Legacy of Waste

A Legacy of Waste: Trash By the Numbers

The world has a serious trash problem. The amount of garbage being produced annually by individuals in the United States – as well as people across the globe – is astonishing. Members of countless households from the last several generations have grown accustomed to living a consumeristic lifestyle. This societal paradigm has long been accompanied by a high value placed on convenience and easy disposal, rendering conservation and individual responsibility to the environment as afterthoughts rather than vital concepts.

The paradigm is beginning to shift due to growing necessity; solutions are being implemented to combat the daunting volume of trash in our overflowing landfills. Much more will need to be done in order to quell the legacy of waste we have created.

Statistics Speak Volumes

Just how alarming is the trash disposal issue in the U.S.? Consider the following numbers provided by the Mother Nature Network (based on government and university research) regarding waste disposal in the United States, alone:

  • The average person in the U.S. produces 4.4 pounds of trash on a daily basis.
  • An average American produces 1,600 pounds of trash per year.
  • 60,000 plastic bags are used every five seconds in the United States.
  • All of that plastic bag consumption adds up to a billion bags per year in the U.S.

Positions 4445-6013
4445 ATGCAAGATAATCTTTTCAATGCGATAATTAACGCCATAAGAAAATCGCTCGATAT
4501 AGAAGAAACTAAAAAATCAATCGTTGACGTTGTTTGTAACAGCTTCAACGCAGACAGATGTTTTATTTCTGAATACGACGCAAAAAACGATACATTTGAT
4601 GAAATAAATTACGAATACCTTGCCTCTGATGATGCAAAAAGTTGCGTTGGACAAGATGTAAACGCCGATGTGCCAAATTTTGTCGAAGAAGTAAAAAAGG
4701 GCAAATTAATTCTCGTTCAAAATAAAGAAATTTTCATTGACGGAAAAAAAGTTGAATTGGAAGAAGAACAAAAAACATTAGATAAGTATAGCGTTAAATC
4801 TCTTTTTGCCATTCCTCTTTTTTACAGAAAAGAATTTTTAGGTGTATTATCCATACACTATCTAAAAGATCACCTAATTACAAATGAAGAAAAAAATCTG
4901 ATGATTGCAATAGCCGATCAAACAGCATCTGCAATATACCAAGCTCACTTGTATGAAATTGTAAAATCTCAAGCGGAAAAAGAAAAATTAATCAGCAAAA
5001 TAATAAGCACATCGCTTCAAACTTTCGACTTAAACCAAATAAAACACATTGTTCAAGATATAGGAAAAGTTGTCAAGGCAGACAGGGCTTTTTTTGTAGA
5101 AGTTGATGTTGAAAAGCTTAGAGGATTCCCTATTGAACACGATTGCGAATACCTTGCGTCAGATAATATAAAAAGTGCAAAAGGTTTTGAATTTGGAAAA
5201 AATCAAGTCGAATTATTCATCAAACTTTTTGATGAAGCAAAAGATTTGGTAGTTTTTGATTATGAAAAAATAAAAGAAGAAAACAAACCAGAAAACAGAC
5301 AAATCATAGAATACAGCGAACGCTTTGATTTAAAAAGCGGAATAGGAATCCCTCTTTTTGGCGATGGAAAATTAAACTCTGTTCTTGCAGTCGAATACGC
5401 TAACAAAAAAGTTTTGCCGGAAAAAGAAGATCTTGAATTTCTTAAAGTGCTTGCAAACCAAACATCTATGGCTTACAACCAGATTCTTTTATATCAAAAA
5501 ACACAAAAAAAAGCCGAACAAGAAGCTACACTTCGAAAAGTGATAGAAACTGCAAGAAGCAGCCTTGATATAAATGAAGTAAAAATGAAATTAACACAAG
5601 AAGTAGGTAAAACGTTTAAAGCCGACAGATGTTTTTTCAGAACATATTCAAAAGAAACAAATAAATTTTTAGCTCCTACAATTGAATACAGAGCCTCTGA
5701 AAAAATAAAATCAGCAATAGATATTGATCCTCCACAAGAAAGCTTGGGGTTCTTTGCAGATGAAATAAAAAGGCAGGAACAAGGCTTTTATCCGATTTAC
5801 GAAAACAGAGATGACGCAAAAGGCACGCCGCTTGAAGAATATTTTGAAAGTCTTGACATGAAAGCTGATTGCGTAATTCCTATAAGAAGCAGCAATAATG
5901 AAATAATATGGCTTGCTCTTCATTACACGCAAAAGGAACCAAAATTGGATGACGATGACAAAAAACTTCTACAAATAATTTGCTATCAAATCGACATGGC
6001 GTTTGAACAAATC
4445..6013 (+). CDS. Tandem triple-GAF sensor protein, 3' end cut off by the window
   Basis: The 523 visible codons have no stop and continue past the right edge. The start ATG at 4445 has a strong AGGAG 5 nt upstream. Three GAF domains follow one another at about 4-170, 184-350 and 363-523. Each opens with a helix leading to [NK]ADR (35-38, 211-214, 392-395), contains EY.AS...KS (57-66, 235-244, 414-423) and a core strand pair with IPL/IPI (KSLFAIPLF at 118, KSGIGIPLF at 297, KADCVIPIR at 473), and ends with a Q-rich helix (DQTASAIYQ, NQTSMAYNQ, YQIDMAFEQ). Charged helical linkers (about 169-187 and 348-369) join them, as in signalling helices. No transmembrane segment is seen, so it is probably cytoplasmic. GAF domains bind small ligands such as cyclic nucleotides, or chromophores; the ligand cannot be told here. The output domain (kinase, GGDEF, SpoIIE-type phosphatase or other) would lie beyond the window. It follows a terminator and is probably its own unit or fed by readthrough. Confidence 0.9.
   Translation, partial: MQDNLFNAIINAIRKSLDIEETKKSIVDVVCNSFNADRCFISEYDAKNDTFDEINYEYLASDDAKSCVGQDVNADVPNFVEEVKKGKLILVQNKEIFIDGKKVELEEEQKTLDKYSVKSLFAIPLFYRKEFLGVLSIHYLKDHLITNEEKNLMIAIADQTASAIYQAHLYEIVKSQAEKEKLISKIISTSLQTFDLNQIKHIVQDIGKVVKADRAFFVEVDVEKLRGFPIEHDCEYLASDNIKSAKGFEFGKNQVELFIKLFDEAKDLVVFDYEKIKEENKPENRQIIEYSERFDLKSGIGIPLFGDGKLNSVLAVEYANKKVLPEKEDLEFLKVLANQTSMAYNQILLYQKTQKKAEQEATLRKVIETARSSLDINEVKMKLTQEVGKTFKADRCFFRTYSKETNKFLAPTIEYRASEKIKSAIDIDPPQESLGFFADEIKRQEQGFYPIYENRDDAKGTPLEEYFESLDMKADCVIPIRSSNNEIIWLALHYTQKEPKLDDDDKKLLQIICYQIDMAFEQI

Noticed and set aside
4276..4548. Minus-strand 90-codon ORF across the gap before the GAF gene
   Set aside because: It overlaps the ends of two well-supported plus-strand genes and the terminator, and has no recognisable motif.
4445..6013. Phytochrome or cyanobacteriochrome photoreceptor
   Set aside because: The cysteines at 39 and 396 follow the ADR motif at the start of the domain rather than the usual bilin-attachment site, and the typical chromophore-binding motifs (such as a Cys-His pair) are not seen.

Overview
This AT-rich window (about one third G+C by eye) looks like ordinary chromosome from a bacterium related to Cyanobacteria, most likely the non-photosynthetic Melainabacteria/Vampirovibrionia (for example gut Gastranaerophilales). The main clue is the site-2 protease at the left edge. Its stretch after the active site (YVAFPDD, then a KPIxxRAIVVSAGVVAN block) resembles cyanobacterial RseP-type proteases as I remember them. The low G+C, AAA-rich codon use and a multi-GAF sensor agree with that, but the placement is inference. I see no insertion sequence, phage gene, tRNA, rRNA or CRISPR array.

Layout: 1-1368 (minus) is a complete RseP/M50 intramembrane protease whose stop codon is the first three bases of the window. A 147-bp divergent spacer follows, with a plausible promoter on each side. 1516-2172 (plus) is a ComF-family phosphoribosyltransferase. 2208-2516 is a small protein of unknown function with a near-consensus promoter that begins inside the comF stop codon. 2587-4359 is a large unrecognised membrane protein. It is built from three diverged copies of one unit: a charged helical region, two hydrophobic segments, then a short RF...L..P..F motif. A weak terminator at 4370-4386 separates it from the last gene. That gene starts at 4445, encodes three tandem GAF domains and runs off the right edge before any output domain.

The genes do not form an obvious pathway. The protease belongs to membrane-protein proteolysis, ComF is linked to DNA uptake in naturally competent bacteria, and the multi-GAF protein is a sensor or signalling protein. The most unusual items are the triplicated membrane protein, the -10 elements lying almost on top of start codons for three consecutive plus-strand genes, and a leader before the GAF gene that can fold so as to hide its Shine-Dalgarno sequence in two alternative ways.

• Annually, plastic bags contribute to 30,000 tons of landfill waste in America.

Given these and other statistics, it appears that the amount of garbage in the U.S. is growing at a dizzying rate.

In fact, the output of garbage has increased annually since 1960, from 88 million tons to more than a quarter billion tons now. The landfills are literally overflowing with trash; more trash is currently being stuffed into the existing landfills than the capacity for which they were designed. The results? All of this excessive trash disposal is creating a need for more landfills on a planet that simply doesn’t have room for more garbage and landfills. The existing trash has already led to the dangerous production of methane gas in various areas; methane gas presents a far greater danger than carbon dioxide.

Solutions Are Available

Fortunately, there are some solutions to the growing issue of insufficient waste management. Recycling and composting are integral to the overall management of trash production in the world. Here are a few ways that every person can make small changes that could have a huge, positive impact on the environment:

  • Compost the materials that can be composted, such as fruit and vegetable peels, grass clippings, coffee grounds, and some shredded paper.
  • Recycle any materials that can be recycled, including newspaper, aluminum, and some type of plastic.
  • Buy only what you need – or at the very least, buy less than you do now.
  • Purchase secondhand items instead of new products whenever possible; this will reduce the amount of packaging you contribute to landfills.
  • Donate any items that can still be used instead of throwing them out as garbage.

Implementing a few changes – such as the ones mentioned here – really can make a difference. We can all do our part to reverse the legacy of waste that we have inherited and perpetuated.

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